The Number Sense: How the Mind Creates Mathematics

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Oxford University Press, Oct 30, 1999 - Mathematics - 288 pages
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The Number Sense is an enlightening exploration of the mathematical mind. Describing experiments that show that human infants have a rudimentary number sense, Stanislas Dehaene suggests that this sense is as basic as our perception of color, and that it is wired into the brain. Dehaene shows that it was the invention of symbolic systems of numerals that started us on the climb to higher mathematics. A fascinating look at the crossroads where numbers and neurons intersect, The Number Sense offers an intriguing tour of how the structure of the brain shapes our mathematical abilities, and how our mathematics opens up a window on the human mind.

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The number sense: how the mind creates mathematics

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This interesting and informative book sets forth the latest findings by Dehaene (research affiliate, Institut de la Sante et de la Recherche Medicale, Paris) and other psychologists trying to ... Read full review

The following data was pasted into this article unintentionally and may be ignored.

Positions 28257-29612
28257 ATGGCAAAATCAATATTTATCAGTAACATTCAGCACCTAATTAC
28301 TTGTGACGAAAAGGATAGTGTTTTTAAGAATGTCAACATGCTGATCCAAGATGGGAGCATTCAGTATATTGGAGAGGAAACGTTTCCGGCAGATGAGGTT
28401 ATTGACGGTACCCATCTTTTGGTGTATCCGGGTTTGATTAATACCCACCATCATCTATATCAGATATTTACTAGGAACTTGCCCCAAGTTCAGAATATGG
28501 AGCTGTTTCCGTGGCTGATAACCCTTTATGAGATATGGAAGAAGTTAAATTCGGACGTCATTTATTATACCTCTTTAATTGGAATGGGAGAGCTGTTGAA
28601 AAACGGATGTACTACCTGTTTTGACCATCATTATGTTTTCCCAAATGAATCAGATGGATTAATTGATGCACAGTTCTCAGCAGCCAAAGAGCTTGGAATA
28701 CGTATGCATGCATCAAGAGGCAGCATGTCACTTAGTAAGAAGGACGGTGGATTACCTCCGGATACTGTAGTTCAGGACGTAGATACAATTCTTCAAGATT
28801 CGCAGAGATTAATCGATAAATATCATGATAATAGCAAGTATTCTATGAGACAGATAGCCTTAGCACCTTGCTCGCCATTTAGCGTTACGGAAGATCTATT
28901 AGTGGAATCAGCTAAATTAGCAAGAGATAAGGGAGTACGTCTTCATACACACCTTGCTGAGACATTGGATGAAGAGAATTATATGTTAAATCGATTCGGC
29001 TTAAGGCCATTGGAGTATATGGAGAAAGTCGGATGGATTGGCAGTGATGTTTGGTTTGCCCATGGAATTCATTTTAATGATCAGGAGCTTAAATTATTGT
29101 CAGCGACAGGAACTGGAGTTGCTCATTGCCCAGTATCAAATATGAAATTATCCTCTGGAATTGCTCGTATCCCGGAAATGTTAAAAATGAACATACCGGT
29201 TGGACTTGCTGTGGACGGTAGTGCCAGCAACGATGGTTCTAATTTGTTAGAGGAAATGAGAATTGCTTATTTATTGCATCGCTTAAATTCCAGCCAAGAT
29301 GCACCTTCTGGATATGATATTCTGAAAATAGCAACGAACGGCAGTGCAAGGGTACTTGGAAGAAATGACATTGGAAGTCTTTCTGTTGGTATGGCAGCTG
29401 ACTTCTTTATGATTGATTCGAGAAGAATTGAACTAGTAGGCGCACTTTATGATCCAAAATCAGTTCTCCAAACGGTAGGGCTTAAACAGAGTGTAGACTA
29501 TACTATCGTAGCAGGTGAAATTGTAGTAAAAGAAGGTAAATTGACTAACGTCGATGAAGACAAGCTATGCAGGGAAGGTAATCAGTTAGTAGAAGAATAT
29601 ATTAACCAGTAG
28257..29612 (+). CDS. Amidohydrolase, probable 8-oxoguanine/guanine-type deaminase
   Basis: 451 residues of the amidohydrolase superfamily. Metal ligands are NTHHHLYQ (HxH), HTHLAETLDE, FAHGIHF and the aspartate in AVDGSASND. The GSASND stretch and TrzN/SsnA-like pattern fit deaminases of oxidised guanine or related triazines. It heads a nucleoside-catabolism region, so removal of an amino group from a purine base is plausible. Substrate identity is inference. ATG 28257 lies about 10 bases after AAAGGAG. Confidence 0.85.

Our Numerical Heritage
PiagetsTheory Piagets Errors
Nature Nurtureand Number Chapter 3 TheAdult Number Line
Intuitions of Number Part II Beyond Approximation Chapter 4 The Languageof Numbers
The ABC ofCalculation Preschoolers as Algorithm Designers
Teaching Number Sense Chapter 6Geniuses and Prodigies
Losing Number Sense
TheComputing Brain Does Mental Calculation Increase BrainMetabolism? The Principle of Positron Emission Tomography
What Is a Number?

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About the author (1999)

Stanislas Dehaene is Research Director at the Institut National de la Sante et de la Recherche Medicale, in Paris, France.

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